The largest market of its kind in the Southern Hemisphere, the Sydney Fish Market, is set to prepare for more than 100,000 visitors to its annual 36 hour Seafood Marathon.
Margy Osmond Chief Executive Officer of the Tourism & Transport Forum said visitors to the Sydney Fish Market will be able to pick up Christmas favourites such as prawns and oysters, while also enjoying the Blackwattle Bay Precinct.
“This Sunday the 36-Hour Seafood Marathon will kick-off at 5am and with a visit from Santa the Christmas buzz will be alive and kicking at the Sydney Fish Market,” Ms Osmond said.
“Along with the largest range of fresh seafood sourced from all over Australia on offer, visitors can also pick-up a Christmas turkey from the butcher, charcuterie plate essentials such as cold meats, olives and cheeses, as well salad ingredients from the greengrocer.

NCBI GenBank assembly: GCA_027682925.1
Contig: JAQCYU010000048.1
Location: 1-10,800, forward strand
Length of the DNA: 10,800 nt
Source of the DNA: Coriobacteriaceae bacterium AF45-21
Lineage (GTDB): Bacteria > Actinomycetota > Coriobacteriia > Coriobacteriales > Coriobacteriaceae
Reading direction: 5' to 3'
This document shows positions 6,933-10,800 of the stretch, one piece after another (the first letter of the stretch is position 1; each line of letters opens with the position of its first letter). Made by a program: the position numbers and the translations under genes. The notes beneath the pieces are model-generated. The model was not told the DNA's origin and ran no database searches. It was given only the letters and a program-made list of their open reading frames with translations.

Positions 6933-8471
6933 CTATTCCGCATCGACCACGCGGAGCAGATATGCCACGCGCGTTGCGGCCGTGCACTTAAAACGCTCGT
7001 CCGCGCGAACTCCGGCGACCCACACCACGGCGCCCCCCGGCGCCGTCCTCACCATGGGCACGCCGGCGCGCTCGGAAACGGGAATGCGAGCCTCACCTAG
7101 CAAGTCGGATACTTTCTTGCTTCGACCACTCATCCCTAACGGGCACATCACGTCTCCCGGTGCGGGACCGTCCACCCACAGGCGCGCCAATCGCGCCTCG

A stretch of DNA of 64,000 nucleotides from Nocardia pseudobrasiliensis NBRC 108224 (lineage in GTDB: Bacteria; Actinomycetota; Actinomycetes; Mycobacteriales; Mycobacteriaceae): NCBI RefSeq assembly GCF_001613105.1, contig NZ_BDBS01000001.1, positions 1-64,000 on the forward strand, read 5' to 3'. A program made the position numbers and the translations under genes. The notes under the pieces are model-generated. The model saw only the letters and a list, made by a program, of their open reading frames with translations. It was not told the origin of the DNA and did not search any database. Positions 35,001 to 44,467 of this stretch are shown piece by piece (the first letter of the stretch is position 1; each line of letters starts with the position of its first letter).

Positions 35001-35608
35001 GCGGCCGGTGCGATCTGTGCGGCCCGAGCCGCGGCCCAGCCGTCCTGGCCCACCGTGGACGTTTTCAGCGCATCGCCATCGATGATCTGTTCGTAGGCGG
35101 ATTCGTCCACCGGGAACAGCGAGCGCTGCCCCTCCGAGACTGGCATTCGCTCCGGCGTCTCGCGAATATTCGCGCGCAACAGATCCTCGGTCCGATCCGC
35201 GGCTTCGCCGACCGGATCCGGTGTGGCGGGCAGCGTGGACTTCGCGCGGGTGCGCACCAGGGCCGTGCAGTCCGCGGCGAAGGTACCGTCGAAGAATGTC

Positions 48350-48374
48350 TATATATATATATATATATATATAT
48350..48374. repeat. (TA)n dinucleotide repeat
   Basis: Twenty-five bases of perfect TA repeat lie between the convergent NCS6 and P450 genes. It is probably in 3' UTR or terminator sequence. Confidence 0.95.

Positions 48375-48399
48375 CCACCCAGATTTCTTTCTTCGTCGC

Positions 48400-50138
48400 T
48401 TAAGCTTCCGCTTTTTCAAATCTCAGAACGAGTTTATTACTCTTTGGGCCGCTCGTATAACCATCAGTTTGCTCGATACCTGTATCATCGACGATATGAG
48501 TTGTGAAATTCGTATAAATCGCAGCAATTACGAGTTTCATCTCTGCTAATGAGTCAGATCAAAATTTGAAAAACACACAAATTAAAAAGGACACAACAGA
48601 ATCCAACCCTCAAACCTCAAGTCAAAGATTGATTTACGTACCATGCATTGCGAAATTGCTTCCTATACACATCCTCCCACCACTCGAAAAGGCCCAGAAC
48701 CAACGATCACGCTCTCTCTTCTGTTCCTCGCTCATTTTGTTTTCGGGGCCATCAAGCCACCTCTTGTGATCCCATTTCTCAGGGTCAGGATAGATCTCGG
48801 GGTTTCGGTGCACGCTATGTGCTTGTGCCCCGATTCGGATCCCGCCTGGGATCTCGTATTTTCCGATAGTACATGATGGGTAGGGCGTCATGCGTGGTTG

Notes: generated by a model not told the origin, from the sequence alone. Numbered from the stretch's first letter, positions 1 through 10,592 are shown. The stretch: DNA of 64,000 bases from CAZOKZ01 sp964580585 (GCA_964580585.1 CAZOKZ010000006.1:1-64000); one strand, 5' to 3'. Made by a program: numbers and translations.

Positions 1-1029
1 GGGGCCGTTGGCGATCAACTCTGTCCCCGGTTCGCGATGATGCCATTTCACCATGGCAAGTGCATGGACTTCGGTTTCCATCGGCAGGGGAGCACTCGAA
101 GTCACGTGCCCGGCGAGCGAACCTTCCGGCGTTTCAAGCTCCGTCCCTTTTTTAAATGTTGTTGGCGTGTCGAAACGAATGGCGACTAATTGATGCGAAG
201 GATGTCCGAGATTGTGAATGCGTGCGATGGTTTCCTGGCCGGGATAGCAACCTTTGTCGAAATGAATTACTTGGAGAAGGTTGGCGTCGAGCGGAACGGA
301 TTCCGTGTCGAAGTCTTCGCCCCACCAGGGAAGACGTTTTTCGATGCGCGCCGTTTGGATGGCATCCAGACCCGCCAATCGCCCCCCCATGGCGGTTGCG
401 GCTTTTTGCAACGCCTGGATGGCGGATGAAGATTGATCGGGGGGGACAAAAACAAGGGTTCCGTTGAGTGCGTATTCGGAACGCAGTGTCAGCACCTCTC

“Sydney Fish Market welcomes 3 million visitors annually, with almost a third of those being international tourists. Of the 700,000 Chinese visitors to Sydney last year, over half of them visited the Sydney Fish Market, an extraordinary indication of demand to experience Australia’s fresh seafood on site.
“Seafood tourism is not talked about enough – this should not be a niche market. Having an Australian seafood experience must be near the top of the to-do list for every visitor who comes here.
“The Australian seafood tourism offering has developed well beyond the days when it might have just consisted of stopping at the Big Prawn in Ballina on the family road trip up the North Coast. And of course our marketing is now a little more sophisticated than Paul Hogan telling the world to ‘throw another shrimp on the barbie’.
“However, for a country that is known in every corner of the world for its surf and sunshine, we need to keep riding the wave and keep the momentum going when it comes to promoting seafood tourism.
“We are on the way though, and with the recent redevelopment announcement for the Sydney Fish Market, we can expect to see more sea-to-plate experiences being offered around Australia,” Ms Osmond said.